So here is the thing; I often find myself describing what has gone wrong with healthcare; that is not to say that the vast, vast majority of care that is provided in the UK, whether in health or social, is fantastic – amazing, delivered by committed, caring, compassionate people, who get it right, almost always.
Yes, they are our there, in fact, they are everywhere, you see, we ‘people’ are essentially good – we get the job done, on time, and, on budget, as the adverts say. The circumstances when things go wrong – in other words, failures, errors or mistakes, are few in number and more often than not, because of factors that boil-down to us being people; aka, human – human all to human, as Nietzsche says; we call this ‘Human Factors’ in medicine and the risk-world – the things that happen because we are humans, not robots or computers.
One of the fundamental aspects of Human Factor learning is acknowledging that we, as humans, have limited ability, foresight and concentration. We struggle to remain focused on one area for long periods of time, we aren’t one hundred per cent consistent in our movements or actions, we respond to outside influences that exist in a complex world – our actions and reactions are often beyond our control, determined by an infinite number of possibilities that are being human.
So, when I describe things that have gone wrong, where care is not delivered in a fashion that we would expect, medicines are late, wrong investigations offered, appointments missed, or the wrong operation performed – this is not, in general, or perhaps, universally, with the exception of the odd offender, intentional.
Indeed, for those people who aim to sow chaos, harm and disruption, there are far better ways to earn a living; I think Hedge-Fund managers and stockbrokers discovered this a long time ago.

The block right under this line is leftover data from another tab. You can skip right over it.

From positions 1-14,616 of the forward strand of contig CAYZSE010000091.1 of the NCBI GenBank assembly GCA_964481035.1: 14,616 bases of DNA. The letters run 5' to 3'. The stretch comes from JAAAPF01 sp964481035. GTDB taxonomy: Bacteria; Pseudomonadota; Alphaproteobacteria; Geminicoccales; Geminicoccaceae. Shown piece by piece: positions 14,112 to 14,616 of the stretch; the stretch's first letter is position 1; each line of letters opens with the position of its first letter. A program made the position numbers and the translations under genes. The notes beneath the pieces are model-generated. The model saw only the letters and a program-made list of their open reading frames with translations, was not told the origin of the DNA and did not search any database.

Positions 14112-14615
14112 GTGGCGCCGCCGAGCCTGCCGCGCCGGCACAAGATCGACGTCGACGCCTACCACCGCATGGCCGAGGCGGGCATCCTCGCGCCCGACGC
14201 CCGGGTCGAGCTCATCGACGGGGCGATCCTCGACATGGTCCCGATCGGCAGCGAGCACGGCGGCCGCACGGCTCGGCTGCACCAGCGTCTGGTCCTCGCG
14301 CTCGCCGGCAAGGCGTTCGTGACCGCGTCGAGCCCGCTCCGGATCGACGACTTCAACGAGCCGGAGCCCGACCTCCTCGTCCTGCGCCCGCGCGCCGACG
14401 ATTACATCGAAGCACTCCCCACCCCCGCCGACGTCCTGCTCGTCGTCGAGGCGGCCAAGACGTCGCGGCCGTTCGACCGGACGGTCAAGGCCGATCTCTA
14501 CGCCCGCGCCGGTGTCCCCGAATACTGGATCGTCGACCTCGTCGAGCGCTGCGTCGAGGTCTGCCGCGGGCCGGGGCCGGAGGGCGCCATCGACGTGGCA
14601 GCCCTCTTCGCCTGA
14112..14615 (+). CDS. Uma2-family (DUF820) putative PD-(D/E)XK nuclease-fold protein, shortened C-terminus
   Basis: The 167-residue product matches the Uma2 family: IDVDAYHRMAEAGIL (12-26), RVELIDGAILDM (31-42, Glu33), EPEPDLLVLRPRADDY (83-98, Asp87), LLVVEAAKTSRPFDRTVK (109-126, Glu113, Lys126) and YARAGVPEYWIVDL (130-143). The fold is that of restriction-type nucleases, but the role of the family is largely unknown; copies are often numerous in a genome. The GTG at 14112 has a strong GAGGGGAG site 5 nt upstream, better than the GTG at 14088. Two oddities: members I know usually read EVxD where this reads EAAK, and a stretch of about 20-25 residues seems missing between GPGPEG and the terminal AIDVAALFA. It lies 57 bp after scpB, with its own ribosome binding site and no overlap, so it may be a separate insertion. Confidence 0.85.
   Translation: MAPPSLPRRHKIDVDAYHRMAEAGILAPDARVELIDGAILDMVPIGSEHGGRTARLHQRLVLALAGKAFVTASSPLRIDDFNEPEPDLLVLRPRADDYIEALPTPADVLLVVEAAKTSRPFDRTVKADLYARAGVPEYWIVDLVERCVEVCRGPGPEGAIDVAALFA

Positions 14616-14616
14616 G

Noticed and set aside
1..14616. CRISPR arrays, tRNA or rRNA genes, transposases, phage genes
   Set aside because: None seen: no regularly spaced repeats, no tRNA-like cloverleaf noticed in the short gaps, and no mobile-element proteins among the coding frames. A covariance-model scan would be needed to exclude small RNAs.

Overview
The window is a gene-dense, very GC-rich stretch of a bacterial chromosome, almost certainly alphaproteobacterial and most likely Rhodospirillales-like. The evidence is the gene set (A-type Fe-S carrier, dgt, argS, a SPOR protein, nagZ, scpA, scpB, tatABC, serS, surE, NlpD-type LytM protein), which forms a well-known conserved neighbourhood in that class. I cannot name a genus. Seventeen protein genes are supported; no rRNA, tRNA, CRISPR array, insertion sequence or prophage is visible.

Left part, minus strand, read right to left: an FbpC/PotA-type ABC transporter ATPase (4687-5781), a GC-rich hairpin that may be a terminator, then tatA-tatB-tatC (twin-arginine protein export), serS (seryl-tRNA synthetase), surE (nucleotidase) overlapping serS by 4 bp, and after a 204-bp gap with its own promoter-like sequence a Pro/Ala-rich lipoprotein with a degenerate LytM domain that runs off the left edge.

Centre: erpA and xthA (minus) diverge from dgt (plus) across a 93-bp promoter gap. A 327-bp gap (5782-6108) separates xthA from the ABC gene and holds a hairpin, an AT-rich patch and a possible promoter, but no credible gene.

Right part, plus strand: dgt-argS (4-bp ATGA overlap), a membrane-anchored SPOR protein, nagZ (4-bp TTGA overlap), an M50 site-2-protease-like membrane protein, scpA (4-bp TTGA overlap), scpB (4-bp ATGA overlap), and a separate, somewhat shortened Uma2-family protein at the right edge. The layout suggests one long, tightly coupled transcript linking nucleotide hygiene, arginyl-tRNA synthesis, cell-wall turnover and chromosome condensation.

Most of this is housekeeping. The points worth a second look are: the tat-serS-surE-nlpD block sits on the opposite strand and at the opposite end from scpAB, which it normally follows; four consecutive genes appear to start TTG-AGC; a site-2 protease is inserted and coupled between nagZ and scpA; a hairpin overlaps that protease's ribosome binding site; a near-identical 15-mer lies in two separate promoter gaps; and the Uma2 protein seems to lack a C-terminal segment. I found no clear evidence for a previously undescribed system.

That, therefore, is my explanation for raising the issues that I encounter, when things go wrong. Like the patient I met recently who received not only the inappropriate medicine – he has a form of dementia that can result in a catastrophic reaction if given certain drugs; yes, he was given the wrong medicine; not only that, he was given ten-times the recommended dose. The patient survived. He is unable to tell me what is was like to experience this – perhaps a sudden, terrifying inability to move, to breathe, to see.
And, that I guess is where I return to Human Factors – it is no good my complaining about the doctor who prescribed the medicine, the pharmacist who dispensed it, or the nurse who administered it, what I really need to be doing, is looking at myself and enquiring, how I could have prevented this from happening.
There is a bit of cynicism around training and education at the moment. I am not sure why, perhaps, because of the way it is sometimes rolled-out at the panacea to all ills, as the solution when bad things have happened; last week, I heard someone allude to the tyranny of education.
I don’t see any other way out of this however; sure, we can design systems that prevent things from happening, or at the very least, make them very difficult – like the learning that occurred after intrathecal chemotherapy was administered, fatally, by error, to children in the UK and around the world; the design of the equipment has now changed to prevent this from happening again.
The problem is, when working in what Professor Dave Snowden of Bangor University calls ‘Complex Systems’ – environments when what is happening is unpredictable and the pressures, influences and demands internally and externally on that system are outside of any control mechanisms, there will always be situations that we can’t predict, eventualities that have conspired because interactions have taken place in unexpected and unprecedented ways.
And this, I guess, is what it is to be human, or perhaps, what makes life worth living, and in essence, why things go wrong, despite training, education and development, pathways and guidelines, best and good practice, mentors and monitors.
We are human, all too human.
The next time I describe things going wrong, please think of this, realise that I know there aren’t bad people out there – you don’t become a doctor or a nurse, you don’t work in a hospital if you are bad, there are however people out there, humans who are vulnerable, just like me, to things happening.